The FATF’s guidelines will enable countries to identify, design and implement appropriate measures as per the revised Recommendation 24 that requires all jurisdictions to ensure access to beneficial ownership information by reserving it with a public authority, beneficial ownership registry or its like. This step would help in identifying real owners of shell companies and tracing illegally obtained assets.
The guidance explains types and sources of relevant information, and mechanism and sources to obtain such information. This includes the multi-pronged approach, which consists of combining information from, among others, companies themselves, public authorities in a registry, or alternative mechanism if it ensures rapid and efficient access to beneficial ownership information. FATF’s mutual evaluations demonstrated that countries using a multi-pronged approach were more effective in preventing the misuse of legal persons for criminal purposes and ensuring transparency of beneficial ownership than countries using a single approach.
The revised recommendation demands that all jurisdictions including the corporate sector financial and Designated Non-Financial Businesses and Professions (DNFBPs) should adopt risk-based approach to mitigate the potential money laundering and terrorist financing risks. The guidelines also require that each member state should devise a mechanism to a) identify and describe the different types, forms and basic features of legal persons in the country; b) identify and describe the processes for: (i) creating those legal persons; and (ii) obtaining and recording basic and beneficial ownership information on those legal persons; c) make the above information publicly available, and d) assess the ML/TF risks associated with the different types of legal persons, and to manage and mitigate risks that are so identified.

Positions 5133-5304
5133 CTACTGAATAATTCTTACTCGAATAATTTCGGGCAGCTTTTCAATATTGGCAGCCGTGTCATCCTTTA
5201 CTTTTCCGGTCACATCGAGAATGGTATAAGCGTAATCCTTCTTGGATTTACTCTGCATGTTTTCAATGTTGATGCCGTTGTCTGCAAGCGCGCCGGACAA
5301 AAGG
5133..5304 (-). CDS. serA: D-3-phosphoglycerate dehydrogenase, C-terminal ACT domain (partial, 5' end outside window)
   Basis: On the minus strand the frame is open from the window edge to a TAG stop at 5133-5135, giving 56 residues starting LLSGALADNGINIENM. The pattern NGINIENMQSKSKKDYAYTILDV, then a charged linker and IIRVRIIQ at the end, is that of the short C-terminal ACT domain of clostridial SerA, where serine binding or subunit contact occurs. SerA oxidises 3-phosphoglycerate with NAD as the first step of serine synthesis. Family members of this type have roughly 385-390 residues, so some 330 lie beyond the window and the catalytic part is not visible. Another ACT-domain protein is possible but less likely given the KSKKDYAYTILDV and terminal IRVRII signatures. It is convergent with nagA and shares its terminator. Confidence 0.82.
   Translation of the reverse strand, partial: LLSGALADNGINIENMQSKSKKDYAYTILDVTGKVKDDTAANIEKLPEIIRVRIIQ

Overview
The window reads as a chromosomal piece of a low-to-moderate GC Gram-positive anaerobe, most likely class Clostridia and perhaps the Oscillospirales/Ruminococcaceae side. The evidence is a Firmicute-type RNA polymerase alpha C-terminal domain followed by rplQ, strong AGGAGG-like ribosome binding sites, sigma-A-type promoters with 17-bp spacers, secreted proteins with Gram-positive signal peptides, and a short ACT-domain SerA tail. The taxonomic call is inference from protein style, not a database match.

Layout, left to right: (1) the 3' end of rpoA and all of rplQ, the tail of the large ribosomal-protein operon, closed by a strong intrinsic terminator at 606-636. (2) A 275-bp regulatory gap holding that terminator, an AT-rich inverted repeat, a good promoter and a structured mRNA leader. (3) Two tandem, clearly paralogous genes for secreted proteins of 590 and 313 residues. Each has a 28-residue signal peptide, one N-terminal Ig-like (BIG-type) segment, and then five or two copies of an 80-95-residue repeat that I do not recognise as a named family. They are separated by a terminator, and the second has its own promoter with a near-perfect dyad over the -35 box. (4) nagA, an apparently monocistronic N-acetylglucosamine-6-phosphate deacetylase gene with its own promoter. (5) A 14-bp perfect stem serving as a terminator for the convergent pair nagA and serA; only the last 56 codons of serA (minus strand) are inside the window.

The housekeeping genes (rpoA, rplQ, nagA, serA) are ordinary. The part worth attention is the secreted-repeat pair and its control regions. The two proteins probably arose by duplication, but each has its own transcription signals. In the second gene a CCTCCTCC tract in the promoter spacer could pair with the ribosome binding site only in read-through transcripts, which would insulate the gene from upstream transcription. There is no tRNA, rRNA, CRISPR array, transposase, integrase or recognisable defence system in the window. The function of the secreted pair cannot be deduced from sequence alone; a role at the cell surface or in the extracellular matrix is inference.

Similarly, the guidelines also require from the member jurisdictions to identify and assess the risk pertaining to foreign legal persons having sufficient links to the country.
In addition, the countries should take appropriate steps to manage and mitigate the risks they identify and determine what constitutes a sufficient link for a legal person not created in the country based on risk, but indicatively such a sufficient link could, for instance, be said to exist when the legal person: (a) Has a permanent establishment or branch or agency in the country; (b) Has significant business activity—defined either in terms of a monetary threshold, or by such other parameters as may be suitable to a country’s situation—in the country; (c) Has significant (in relation to the size of the relevant market and/or the impact of the business activity in the relevant market or the areas/sectors in which a legal person operates) ongoing business relations with financial institutions or DNFBPs subject to AML/CFT regulation in the country; (d) Has significant (determined with reference to the average price of the real estate/corresponding asset market in the country, or the quantity of real estate held) real estate or other investment in the country, including any asset subject to registration, such as ownership of high value commercial or residential real estate, securities market investment or other assets and (e) Employs staff, or is a tax resident (e.g., by reason of having its place of effective management or administration there) in the country.